With great sadness we watch the news as yet more of our soldiers are brought home slowly through our streets to their final resting place. We wonder at the waste of life both here and abroad, military and domestic and question our presence in these countries at all.
I wore my poppy today and felt how deeply pertinent and relative to the daily lives of serving families it has become. I wore it for them and for all victims of war.
James Blunt wrote a song called 'Carry You Home' drawing on his own experiences of combat which I would like to leave you with now. The sentiment is far stronger than I could ever hope to achieve with mere words.
I'm a bit of a John Denver fan on the quiet. I get it from my dad who played Country/Easy Listening as I grew up. We attended many of his concerts whenever he was in the U.K. and I even managed to see him when I was working on a summer camp in Maine over in the U.S. A girl I had become friends with, (I forget her name,) borrowed someones pick-up truck and we drove out to Orchard Park for an open air event. I was amazed by how relaxed the audience were sitting on their picnic rugs scoffing sandwiches while he stood on stage doing his thing and couldn't resist blagging my way to the front under the pretence of having travelled there especially for his show.
We had a blast, well as much as you can to his kind of music.
One of dad's favourite songs (and mine too) is 'The Wings That Fly Us Home,' which comes from the album, 'Spirit'. He wants us to play it at his funeral and is only sorry that he won't be able to fully embrace the experience himself except from some far away place wherever that may be. Dad thinks he is John Denver whenever he picks up a guitar to have a strum or a singalong which he doesn't do so often these days because his fingers have become gnarled with age and arthritis.
I loved it when he played. He became someone else for a little while as he escaped into that other world of dreams that didn't involve face masks to protect against inhaling sawdust from the machines he worked on all day turning out kitchens we could never afford to buy. I'd watch his fingers picking the chords, his eyes closed,on stage somewhere with John by his side rather than on the turn-table in the dining room, until one of my sisters' begged him to turn it down. He even got together with a few others to form a group and went around the old folk's home at Christmas time. (I may have been persuaded to take the mic' myself on one or two occasions but that's another story.)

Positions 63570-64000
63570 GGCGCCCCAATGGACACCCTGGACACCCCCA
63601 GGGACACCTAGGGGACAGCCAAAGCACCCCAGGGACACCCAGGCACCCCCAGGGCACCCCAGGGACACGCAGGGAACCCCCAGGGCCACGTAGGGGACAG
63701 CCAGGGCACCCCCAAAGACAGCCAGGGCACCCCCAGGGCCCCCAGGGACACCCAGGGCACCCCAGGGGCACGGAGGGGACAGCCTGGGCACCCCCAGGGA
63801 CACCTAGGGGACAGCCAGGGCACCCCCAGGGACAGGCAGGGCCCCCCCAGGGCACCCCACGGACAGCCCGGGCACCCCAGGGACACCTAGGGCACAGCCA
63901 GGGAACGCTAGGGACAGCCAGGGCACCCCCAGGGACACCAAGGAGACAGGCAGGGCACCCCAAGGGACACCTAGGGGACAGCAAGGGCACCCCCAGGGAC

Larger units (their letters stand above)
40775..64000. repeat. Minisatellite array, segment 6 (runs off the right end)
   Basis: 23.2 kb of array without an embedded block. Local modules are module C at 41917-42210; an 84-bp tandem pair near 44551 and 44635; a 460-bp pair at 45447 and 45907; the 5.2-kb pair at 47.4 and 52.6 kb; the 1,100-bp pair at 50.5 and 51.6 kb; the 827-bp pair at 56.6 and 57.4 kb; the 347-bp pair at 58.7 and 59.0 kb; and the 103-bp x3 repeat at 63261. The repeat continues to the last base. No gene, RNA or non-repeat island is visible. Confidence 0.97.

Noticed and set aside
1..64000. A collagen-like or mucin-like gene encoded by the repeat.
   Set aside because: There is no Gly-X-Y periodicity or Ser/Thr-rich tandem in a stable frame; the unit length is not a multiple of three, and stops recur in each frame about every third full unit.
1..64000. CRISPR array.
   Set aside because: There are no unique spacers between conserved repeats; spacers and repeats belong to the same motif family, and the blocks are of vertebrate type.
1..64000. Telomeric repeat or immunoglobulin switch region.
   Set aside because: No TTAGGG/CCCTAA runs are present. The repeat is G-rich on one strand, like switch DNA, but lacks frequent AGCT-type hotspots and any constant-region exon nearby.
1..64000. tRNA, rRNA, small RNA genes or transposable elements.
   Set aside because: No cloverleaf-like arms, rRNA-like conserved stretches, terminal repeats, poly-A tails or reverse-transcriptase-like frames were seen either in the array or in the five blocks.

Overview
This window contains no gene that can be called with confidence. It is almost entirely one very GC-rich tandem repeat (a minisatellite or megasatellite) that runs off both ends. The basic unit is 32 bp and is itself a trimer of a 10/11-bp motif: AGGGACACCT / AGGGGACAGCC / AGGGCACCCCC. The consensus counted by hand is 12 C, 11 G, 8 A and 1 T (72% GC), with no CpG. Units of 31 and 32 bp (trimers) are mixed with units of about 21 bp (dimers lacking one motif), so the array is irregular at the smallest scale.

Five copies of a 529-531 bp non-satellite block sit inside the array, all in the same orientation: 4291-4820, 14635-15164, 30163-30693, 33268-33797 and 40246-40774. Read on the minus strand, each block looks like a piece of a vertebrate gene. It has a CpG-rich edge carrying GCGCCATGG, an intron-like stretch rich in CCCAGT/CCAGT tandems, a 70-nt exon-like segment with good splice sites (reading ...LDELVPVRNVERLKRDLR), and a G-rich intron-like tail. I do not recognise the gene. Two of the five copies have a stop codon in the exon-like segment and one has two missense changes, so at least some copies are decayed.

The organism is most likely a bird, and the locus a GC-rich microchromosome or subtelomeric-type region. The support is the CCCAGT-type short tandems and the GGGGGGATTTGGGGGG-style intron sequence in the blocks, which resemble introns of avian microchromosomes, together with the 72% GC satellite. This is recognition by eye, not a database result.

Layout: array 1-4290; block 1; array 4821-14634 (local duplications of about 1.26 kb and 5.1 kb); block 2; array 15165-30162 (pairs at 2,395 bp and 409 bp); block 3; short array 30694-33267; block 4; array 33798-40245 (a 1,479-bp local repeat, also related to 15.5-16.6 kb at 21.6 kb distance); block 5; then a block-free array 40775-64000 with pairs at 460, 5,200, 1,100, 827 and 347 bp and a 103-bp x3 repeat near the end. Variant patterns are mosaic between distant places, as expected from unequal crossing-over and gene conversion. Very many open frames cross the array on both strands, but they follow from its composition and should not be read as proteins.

I received a parcel today from America which I have been waiting for. Inside was 'Spirit' on CD because like dad, I only had a vinyl copy which has long since been gathering dust in the loft. The memories came flooding back the minute I put it on to play. My children stood amazed as I embraced the moment and howled along with John at the top of my voice in my own dining room this time, lost in another world altogether until they begged me to turn it down.
Johnny-boy died in'97, the same year as Diana. My dad misses being in concert with him and I miss being in concert with my dad. Anyway, here he is, follow the link below, close your eyes, relax and enjoy.